Often when journeying to an unknown destination, the most relaxing part of the journey as a driver is when the satnav instructs you to stay on the same route for several miles without turning. It is less stressful in comparison to driving in areas where one must make several turns.

In scripture, God has often reminded His people to be careful to follow his ways and statues, not turning to the right or to the left of it (Deuteronomy 28:13-14). While we may find simplicity and convenience in following a direct route on a journey to an unknown destination, the overwhelming evidence from scripture proves that mankind has found following the ways of the Lord challenging for several reasons. The ultimate is because of sin.

The story of king Jeroboam is of one who was greatly honoured by the Lord, but eventually turned away from Him. Jeroboam was honoured by the Lord, when God sent Ahijah the prophet to prophesy that he was chosen to be king over the ten tribes of Israel, because of the idolatrous sin of Solomon. Jeroboam was given a greater share of the kingdom, while Rehoboam, the son of Solomon was only given the tribe of Judah and Benjamin to reign over.

But what caused such a person favoured by the Lord to turn from Him? At its root, it was a lack of trust in the Lord, and a desire to maintain power, stemmed from the delusion of self-sufficiency.
Often when we find ourselves in a vulnerable position where we cannot help ourselves, we find it easier to wholly trust in the Lord and to rest in his grace. However, when we feel we have the resources and the ability to handle the situation, we often rely on our self. This was what caused the downfall of Jeroboam.

Jeroboam started with trusting in the Lord that gave him the greater share of the kingdom, but when he had established himself in power and wealth, he chose worldly wisdom to preserve his power over the people.

In 1 Kings 12:25-28, we are told of how Jeroboam turned from the Lord. The passage reads, “Then Jeroboam built Shechem in the hill country of Ephraim and lived there. And he went out from there and built Penuel. And Jeroboam said in his heart, “Now the kingdom will turn back to the house of David. If this people go up to offer sacrifices in the temple of the LORD at Jerusalem, then the heart of this people will turn again to their lord, to Rehoboam king of Judah, and they will kill me and return to Rehoboam king of Judah.” So the king took counsel and made two calves of gold. And he said to the people, “You have gone up to Jerusalem long enough. Behold your gods, O Israel, who brought you up out of the land of Egypt.”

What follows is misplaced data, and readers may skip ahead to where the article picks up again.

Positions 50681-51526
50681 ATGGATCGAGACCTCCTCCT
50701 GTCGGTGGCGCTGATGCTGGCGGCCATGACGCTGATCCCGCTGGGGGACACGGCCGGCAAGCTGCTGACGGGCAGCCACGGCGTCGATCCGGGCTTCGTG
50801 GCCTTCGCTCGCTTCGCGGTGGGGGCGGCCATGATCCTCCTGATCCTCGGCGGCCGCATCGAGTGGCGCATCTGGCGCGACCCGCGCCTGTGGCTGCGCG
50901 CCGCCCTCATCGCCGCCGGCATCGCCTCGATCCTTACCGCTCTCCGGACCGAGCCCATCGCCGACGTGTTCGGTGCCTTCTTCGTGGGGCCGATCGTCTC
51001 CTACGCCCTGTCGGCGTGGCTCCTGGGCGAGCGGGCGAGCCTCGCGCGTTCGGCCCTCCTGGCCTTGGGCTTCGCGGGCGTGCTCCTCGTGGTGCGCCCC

At its root, it was a lack of trust in the Lord to be faithful to His word and promises, and a delusion of self-sufficiency that led to Jeroboam’s down fall.

The lesson from Jeroboam’s life is summed up in these scriptures,

“Trust in the LORD with all your heart, and do not lean on your own understanding. In all your ways acknowledge him, and he will make straight your paths” Proverbs 3:5-6

“Be not wise in your own eyes; fear the LORD, and turn away from evil” Proverbs 3:7

“And I am sure of this, that he who began a good work in you will bring it to completion at the day of Jesus Christ” Philippians 1:6

Be encouraged.

Chris Eke